CBE Seminar: Brendan Harley

Robert W. Schaefer Professor, Department of Chemical & Biomolecular Engineering, Carl R. Woese Institute for Genomic Biology, UIUC

130 CBEC
130 CBEC
151 W Woodruff Ave
Columbus, OH 43210
United States

Building Tissues Engineering Complexity Through Biomaterial DesignBuilding Tissues Engineering Complexity Through Biomaterial Design

Abstract

Advances in the fields of tissue engineering and regenerative medicine require biomaterials that instruct, rather than simply permit, a desired cellular response. A major challenge to progress in our field is the complex organization of the tissues in our bodies, which can vary spatially, with time, and person-to person. Prof. Harley’s research program has pioneered approaches to pattern biomaterials at the structural and biomolecular level to replicate the tissue environment in order to promote tissue regeneration after injury as well as to study disease progression and therapy outside of the body. I will describe the development of a degradable biomaterial to regenerate craniomaxillofacial bones and musculoskeletal insertions. We are using bioinspired design motifs to create composite materials that instruct desired cell activities while retaining mechanical competence required for clinical translation. I will also describe the development of sophisticated multidimensional tissue models to culture hematopoietic stem cells and patient-derived glioblastoma specimens, the most common and lethal form of brain cancer. I will describe our use of these tools to study processes such as how the tumor microenvironment in the brain influences invasive spreading and therapeutic resistance, as well as their potential for evaluating novel anticancer compounds that may overcome drug resistance.

Bio

Brendan Harley is the Robert W. Schaefer Professor in the Dept. of Chemical and Biomolecular Engineering at the University of Illinois at Urbana-Champaign. He received a B.S. in Engineering Sciences from Harvard University (2000), a Sc.D. in Mechanical Engineering from MIT (2006), and performed postdoctoral studies at the Joint Program for Transfusion Medicine at Children’s Hospital Boston (2006 – 2008). His research group develops biomaterial platforms to dynamically regulate cell behavior for applications in musculoskeletal regeneration, hematopoietic stem cell biomanufacturing, as well as to investigate endometrial pathologies and invasive brain cancer. He has received funding from the NSF, NIH, American Cancer Society, the U.S. Army, and the AO Foundation. Prof. Harley co-founded a regenerative medicine company, Orthomimetics Ltd., to commercialize a biomaterial for osteochondral regeneration (global patent protection; CE Mark approval; 150+ patient Phase I clinical trial).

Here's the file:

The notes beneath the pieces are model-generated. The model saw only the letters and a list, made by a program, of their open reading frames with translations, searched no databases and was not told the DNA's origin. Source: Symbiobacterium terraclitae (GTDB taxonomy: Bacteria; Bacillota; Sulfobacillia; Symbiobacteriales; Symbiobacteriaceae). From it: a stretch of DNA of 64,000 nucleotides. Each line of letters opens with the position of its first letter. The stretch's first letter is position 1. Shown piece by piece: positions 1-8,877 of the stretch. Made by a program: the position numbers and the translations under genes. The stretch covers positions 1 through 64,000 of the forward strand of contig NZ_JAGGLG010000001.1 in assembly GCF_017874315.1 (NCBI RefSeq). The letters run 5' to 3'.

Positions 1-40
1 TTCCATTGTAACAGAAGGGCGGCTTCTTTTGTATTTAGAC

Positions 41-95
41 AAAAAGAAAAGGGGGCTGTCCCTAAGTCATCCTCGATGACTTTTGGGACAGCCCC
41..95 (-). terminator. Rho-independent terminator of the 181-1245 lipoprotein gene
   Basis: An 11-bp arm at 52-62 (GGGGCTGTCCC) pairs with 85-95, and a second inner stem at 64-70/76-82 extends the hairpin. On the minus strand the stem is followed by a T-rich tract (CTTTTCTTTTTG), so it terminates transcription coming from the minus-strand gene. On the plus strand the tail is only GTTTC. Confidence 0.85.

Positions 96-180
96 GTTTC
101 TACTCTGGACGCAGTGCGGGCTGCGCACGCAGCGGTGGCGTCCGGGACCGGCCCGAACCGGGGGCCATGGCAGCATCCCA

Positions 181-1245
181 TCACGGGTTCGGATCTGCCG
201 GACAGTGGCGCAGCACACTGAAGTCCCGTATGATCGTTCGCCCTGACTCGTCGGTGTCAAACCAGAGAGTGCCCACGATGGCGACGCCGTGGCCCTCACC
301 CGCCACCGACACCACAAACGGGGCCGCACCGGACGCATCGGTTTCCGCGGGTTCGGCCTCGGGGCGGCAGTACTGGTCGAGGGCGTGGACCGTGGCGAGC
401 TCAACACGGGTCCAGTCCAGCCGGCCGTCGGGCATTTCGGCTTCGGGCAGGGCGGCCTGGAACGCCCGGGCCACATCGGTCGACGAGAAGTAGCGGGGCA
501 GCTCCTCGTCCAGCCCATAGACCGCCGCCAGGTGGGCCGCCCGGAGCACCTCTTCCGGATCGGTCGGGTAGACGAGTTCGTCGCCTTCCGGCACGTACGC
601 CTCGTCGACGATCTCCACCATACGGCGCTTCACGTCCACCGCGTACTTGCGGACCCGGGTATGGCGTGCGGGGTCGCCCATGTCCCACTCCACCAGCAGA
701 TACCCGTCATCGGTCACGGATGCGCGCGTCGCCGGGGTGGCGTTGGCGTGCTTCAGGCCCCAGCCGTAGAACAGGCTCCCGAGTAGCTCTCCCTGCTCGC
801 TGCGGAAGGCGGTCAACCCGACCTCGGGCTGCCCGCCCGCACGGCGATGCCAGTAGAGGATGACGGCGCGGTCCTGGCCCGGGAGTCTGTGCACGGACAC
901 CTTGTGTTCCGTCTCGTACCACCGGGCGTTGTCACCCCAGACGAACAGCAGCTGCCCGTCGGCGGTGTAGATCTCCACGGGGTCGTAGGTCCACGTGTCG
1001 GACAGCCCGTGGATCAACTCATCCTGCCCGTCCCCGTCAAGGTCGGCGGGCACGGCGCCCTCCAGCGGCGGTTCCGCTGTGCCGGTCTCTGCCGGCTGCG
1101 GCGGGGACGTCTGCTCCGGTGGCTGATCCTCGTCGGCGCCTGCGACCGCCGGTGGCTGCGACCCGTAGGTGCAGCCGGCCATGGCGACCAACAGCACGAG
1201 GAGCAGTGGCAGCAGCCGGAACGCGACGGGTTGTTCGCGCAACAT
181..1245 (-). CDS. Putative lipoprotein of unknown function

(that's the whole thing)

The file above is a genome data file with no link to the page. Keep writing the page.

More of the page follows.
Dr. Harley has received a number of awards and honors including an NSF CAREER award (2013), the Young Investigator Award from the Society for Biomaterials (2014), as well as college and campus-level research, teaching, and promotion awards (U. Illinois). He is an elected Fellow of the American Association for the Advancement of Science (2014) and the American Institute for Medical and Biological Engineering (2018).

 

 

 

Category: Seminar